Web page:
Sharing a flat with a toddler wasn’t a bad idea after all, but be prepared that there are very few people who are family-friendly when it comes to sharing. We have tried a house rental app, and everyone rejected us after knowing we have an 18-month old toddler. Besides, if you are trying any of these apps, be aware that apart from the monthly rental fee, you will need to pay a 4-to-6-week deposit and an administration fee equal to up to one-month rent. Airbnb doesn’t have anything like that, so this was a win-win for us.

Hospital/ clinic for you and your child

Since I traveled pregnant and then with a newborn, it was important for me to know the name of the nearest hospital and clinic I can go in case of an emergency. So, I always used to check if and what insurance is needed, the cost and process.

In the Czech Republic, we used EHIC (European Health Insurance Card) that allows anyone who is insured by or covered by a statutory social security scheme of the EEA countries and Switzerland to receive medical treatment in another member state free or at a reduced cost, if that treatment becomes necessary during the journey.

In Mexico, we got local insurance VRIM, although it wasn’t worth it at all.
But in London, we used to get free care as medicine is free there if you are employed and pay taxes. FYI, below is a little bit of the UK terminology to get familiar with:

  • A&E: accident and emergency department;
  • GP: general practitioner;
  • Walk-in center (important to check if it is covered by NHS);
  • Health visitor;
  • Pharmacy check.

To understand better how the health system works in London, we prepared a special post about it, click here.

Transportation company

This is important when you consider moving your stuff and furniture to your new home. Similar to the accommodation, international relocation can be included in your relocation-fee package of your new employer. However, many companies leave this hustle on you to decide. Honestly saying, we have been dealing with moving companies only once moving our ten precious boxes from Prague to London. Rather than that, we used to transport luggage taking it on our flights and leaving our stuff using self-storage service in the UK.

If you need to relocate within the UK, we always use the Zipcar service. It seems to be still one of the cheapest options on the market with, in my opinion, the best deal for van transporters offering it for £10 per hour. On top of that, you can save £25 on your first deal by clicking here, or typing at the checkout.


Insurance is quite important, especially if we are talking about moving and traveling with the child. I personally love the World Nomads Family Travel Insurance. In case if you are employed, that would be sorted out with your employer. But if it is not, it always a good idea to look at local insurances once you arrive.

For example, in the Czech Republic, I got VZP insurance that also covered my maternity and all related expenses for giving birth to a child, including hospital and newborn checks. UNIQA is very popular too. It is important to search for the one that has the most collaborations with the health institutions in the country you will be residing in. This way you will be entitled to free services and all possible discounts.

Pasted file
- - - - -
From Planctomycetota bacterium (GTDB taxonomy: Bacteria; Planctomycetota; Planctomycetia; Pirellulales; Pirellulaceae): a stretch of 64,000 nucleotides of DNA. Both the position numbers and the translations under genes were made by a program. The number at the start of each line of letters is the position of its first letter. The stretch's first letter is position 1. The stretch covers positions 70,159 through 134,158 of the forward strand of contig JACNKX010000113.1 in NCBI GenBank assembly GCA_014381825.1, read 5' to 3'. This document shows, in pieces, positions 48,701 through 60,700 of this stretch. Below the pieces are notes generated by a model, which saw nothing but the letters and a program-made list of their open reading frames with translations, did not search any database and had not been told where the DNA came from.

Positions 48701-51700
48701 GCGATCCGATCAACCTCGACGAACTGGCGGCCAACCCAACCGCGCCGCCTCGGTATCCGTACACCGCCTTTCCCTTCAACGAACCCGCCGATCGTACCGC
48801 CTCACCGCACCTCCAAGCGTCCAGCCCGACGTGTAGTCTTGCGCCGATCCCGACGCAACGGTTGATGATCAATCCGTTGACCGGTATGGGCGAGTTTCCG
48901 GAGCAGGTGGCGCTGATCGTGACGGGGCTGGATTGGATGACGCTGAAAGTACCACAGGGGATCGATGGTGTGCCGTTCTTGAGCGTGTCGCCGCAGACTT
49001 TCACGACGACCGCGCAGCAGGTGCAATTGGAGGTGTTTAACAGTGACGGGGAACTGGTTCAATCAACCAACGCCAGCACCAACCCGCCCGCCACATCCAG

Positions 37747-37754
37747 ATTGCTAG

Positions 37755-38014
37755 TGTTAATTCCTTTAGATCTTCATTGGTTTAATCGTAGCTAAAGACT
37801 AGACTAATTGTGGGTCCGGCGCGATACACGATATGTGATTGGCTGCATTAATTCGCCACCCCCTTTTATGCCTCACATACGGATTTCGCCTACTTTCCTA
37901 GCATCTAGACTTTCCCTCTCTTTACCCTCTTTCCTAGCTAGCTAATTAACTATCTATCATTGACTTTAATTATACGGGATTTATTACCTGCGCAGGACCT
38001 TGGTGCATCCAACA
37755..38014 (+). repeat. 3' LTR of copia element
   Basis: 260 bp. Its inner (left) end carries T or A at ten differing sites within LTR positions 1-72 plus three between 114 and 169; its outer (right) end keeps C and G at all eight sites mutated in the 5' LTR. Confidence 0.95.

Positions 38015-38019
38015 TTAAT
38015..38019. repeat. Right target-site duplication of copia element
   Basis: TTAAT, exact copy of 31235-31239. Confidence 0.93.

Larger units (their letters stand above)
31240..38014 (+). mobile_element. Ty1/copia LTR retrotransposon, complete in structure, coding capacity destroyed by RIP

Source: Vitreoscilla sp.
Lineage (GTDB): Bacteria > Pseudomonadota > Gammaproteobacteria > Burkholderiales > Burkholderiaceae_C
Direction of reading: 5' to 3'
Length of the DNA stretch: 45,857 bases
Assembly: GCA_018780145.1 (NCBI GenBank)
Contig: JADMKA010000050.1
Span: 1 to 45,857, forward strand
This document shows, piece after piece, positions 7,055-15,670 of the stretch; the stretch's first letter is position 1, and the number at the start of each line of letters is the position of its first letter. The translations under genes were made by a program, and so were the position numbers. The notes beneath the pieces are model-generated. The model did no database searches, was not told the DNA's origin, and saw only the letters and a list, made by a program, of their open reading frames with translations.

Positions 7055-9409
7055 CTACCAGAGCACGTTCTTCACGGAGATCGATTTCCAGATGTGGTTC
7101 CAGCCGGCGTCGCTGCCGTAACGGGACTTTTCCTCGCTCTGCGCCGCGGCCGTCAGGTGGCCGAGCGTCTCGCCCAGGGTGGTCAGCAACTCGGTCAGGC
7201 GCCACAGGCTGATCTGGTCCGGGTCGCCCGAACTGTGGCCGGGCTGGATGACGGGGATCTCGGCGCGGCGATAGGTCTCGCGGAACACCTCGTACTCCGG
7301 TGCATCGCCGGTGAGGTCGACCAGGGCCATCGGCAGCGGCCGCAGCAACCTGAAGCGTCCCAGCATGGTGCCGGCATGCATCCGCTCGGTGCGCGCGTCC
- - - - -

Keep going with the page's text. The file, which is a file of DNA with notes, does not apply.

Transport from the airport

I always make sure to check how we are going to get from the airport to our new house. I agree, in a majority of cases, a cab is the best option as you have a kid, lots of luggage and a ton of exhaustion, but sometimes public transport can be even better, faster, and significantly cheaper.

Mobile company

According to our 21st-century lifestyle, we can’t survive without our cell phones for too long really, can we? At least using Google maps would be important in the beginning. So, I always make sure to sort it the next day after arrival. In most countries we have been, it is rather an easy process.

  • In the Czech Republic, you can go to any mobile phone company and set up your sim card;
  • In Mexico, you can get a new sim card from any convenient store at your location;
  • In China, you will need to go to a mobile phone company to get registered (bringing your passport is a must!);
  • In Argentina, the process is as easy as in Mexico;
  • In London, you can book your sim card online and activate it as soon as it arrives at your door. To avoid waiting, you can book the card 2-3 days in advance. We use GiffGaff service.

Local currency

Speaking of our experience, we always recommend having some local currency with you, as not all expenses can be made by card.

Do not panic. Do not stress.

Things might go wrong, especially if it doesn’t depend on us. There might be some delays and time can be extended, but it always good to keep in mind that it is just one short-term deal, soon you are going to relax in your new house with cup of tea (or glass of wine if you prefer), travel, see new places and meet new people. This is the most exciting part, isn’t it?


Do not be afraid of making a move

Moving from one place to another is one of the most exciting parts of our lives. It shouldn’t be stressful, because you start something new, experience the unknown and broaden your mind. This should be enough to get incredibly excited in the first place. The rest are little things.

Wish you all the best in your new moving adventure!

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  1. Tracey Kifford says:

    You make moving sound so easy!! It takes me months to pack and plan when we move from one village to the next one!

  2. Stella Kashmoney says:

    You have covered all the important bits here. Planning early is really important.

  3. dear bear and beany says:

    I’ve moved a lot, but only in the UK. It takes a lot of work, you have it all worked out.

  4. Dear Mummy Blog says:

    You lucky things for travelling so much! We’ve stuck to the same places and lived in our house for over 14 years, feel a move coming on!

  5. What Mum Loves says:

    4 countries in 2 years. You are a pro! It is my first time visiting your blog, but I will be definitely back. Fell in love with your adventurous lifestyle. All the best x

  6. Laura Sidestreet says:

    Being an expat myself and having lived in 4 different countries I totally agree with all of these tips. As well as being flexible and going with the flow when things don’t pan out how you think they would. Great post, super useful

    Laura x